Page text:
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Renal transplantation

Making kidneys count

Renal transplantation improves both the length and quality of life of patients with end-stage renal disease—the survival benefit of undergoing kidney transplantation over remaining on maintenance dialysis has been demonstrated in many different contexts. However, the demand for kidneys far outstrips the supply, and new strategies are needed to increase the number of kidneys available and to optimize the outcomes of organs that are transplanted. This Focus issue highlights some of the latest progress, issues, and challenges that remain in the field of renal transplantation.

Given the scarcity of donor organs relative to population need, increasing the pool of both deceased and living donor kidneys is critical to improving the prognoses of renal transplant candidates. Interventions that may increase the pool of deceased donors include the establishment of policies for presumed donor consent, increasing donor registration, financial incentives for donors, changes to organ allocation policies and distribution of organs, and the selective use of donors with potential or known risk for disease transmission. In their Review, Jesse Schold and Dorry Segev describe these strategies and discuss the contentious elements that may have delayed or impeded their implementation. Kidneys retrieved from living donors provide the greatest potential for increasing the donor pool, and although living donor kidney transplantation tripled in the USA between 1990 and 2004, the growth of living donation has now slowed and new approaches are needed to further increase such donations. In a second Review, Segev discusses clinical innovations that could increase the number of living organ donors including new surgical techniques that minimize the barriers to donation, kidney paired donation programs for individuals who have willing but incompatible donors, and the desensitization of patients.

“...a massive increase in the number of organs available for transplantation is greatly needed...”

The use of kidneys considered nonoptimal for transplantation, such as kidneys from expanded criteria donors and those donated after cardiac death, requires novel preservation strategies as such kidneys are highly sensitive to ischemia–reperfusion injury. Static cold storage—the current gold standard preservation method—is unable to fully protect them. In their Review, Delphine Bon and colleagues describe emerging strategies that could protect against ischemia–reperfusion injuries and improve graft outcomes.

Despite improvements in outcomes following renal transplantation, kidney allograft loss remains common, and leads to increased morbidity, mortality and costs. Identifying the pathologic pathways responsible for allograft loss, and the resulting development of therapeutic interventions targeting these pathways, is clearly very important. An area that has generated great interest in the field of transplantation is the role that donor-specific anti-HLA antibodies (DSAs)—which can emerge at any time after transplantation—play in mediating allograft injury. In their article, Alexandre Loupy et al. describe the role of DSAs in mediating allograft injury, and present evidence indicating that DSAs are largely responsible for the chronic deterioration of allografts (an outcome previously attributed to chronic allograft nephropathy and calcineurin inhibitor toxicity).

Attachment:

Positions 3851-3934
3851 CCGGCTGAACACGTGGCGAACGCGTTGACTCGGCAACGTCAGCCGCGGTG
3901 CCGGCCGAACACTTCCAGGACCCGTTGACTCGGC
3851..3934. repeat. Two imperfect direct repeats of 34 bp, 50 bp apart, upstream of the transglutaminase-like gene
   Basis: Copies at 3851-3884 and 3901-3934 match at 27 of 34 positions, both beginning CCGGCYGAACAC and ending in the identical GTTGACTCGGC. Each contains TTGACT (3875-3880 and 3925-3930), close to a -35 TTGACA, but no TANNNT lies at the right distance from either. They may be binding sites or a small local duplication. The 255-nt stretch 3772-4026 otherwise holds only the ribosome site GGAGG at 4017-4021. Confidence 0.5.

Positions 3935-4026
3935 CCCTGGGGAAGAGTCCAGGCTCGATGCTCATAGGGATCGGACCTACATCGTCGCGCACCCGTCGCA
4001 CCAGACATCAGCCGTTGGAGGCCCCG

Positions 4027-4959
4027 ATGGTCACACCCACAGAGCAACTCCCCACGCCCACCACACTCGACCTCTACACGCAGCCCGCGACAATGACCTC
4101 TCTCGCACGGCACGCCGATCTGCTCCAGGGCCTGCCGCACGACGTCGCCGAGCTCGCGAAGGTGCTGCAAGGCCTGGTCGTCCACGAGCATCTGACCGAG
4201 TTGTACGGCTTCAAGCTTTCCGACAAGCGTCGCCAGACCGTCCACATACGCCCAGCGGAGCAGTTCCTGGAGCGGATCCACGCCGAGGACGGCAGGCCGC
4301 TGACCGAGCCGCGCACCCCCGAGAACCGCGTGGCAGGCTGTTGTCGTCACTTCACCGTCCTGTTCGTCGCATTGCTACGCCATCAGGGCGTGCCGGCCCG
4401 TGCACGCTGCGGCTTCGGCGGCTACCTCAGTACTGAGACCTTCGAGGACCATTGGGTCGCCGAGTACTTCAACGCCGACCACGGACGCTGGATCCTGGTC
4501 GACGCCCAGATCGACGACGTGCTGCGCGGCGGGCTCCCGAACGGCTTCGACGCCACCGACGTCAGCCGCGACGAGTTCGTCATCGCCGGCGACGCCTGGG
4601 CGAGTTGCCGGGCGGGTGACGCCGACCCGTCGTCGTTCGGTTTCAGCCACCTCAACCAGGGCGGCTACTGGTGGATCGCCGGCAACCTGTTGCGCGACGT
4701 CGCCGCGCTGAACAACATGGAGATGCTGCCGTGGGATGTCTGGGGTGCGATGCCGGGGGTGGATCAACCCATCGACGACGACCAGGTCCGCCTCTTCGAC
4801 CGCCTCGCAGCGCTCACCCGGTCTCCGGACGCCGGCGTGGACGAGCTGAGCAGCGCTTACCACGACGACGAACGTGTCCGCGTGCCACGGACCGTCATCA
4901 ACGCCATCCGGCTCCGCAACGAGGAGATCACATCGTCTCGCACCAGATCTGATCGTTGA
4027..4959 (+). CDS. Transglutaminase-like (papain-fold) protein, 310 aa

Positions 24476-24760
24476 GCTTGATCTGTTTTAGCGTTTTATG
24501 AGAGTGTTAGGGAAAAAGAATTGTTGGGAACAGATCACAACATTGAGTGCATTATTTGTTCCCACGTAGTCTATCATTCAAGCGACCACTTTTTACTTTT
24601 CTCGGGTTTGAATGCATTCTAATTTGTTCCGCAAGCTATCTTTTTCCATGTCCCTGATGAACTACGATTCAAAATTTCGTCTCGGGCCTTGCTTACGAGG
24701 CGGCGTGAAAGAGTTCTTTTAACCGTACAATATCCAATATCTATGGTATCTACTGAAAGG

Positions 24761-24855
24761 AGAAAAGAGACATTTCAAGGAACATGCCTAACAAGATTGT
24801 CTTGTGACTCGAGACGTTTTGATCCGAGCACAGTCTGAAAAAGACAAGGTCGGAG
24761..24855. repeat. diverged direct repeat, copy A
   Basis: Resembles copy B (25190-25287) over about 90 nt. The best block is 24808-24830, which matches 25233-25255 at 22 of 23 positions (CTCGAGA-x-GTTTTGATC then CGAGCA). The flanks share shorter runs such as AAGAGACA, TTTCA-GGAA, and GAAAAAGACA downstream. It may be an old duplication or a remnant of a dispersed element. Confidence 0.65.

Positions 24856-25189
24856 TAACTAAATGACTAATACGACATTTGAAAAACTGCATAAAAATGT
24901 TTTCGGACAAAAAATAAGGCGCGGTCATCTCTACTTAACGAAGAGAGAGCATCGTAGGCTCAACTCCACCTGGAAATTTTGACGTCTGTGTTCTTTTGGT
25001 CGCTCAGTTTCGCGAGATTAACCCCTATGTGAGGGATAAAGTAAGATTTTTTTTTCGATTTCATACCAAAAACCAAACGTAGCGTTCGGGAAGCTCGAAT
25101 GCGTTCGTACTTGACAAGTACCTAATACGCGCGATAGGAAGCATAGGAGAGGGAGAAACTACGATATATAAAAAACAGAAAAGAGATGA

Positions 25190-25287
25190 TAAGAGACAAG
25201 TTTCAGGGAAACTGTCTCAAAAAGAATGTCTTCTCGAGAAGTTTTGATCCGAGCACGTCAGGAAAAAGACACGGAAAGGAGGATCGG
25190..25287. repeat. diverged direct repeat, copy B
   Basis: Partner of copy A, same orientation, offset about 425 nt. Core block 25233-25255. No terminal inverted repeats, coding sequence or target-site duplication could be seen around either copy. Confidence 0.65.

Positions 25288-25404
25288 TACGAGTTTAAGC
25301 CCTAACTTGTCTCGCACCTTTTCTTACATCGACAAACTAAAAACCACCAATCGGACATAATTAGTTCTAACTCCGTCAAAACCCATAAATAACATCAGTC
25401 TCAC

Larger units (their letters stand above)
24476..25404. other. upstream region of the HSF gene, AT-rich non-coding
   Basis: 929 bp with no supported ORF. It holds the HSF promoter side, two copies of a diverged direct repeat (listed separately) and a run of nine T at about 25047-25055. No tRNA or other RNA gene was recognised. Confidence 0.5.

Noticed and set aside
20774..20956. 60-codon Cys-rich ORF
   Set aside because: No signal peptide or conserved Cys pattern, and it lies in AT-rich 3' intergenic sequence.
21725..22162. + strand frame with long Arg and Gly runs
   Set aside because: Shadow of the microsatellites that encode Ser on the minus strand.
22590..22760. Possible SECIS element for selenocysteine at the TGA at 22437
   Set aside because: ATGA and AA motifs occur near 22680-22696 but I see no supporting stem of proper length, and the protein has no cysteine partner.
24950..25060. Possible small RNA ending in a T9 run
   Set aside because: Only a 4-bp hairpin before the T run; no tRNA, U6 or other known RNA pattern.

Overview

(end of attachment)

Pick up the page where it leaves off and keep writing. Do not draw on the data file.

A Perspectives article by Gabriel M. Danovitch and Mustafa Al-Mousawi discusses The Declaration of Istanbul on Organ Trafficking and Transplant Tourism. The Declaration includes a set of principles and proposals that recommend the prohibition of transplant commercialism, transplant tourism and organ trafficking, and aim to provide safe and effective practices that meet the needs of transplant recipients and protect the rights of living organ donors. The authors of this Perspectives article provide an update on this endeavor, specifically discussing promulgation of the Declaration, how it has been put into action and legislative changes that have since come into effect.

It is clear that many challenges remain in the field of renal transplantation, and that a massive increase in the number of organs available for transplantation is greatly needed, together with approaches to maximize the utility of suitable kidneys and to ensure the best possible outcomes. This Focus issue aims to highlight some of these issues and encourage further research into innovations that will reduce the organ shortage and optimize patient outcomes, while maintaining the safety of living donors.

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Ireland, R. Making kidneys count. Nat Rev Nephrol 8, 311 (2012). https://doi.org/10.1038/nrneph.2012.86

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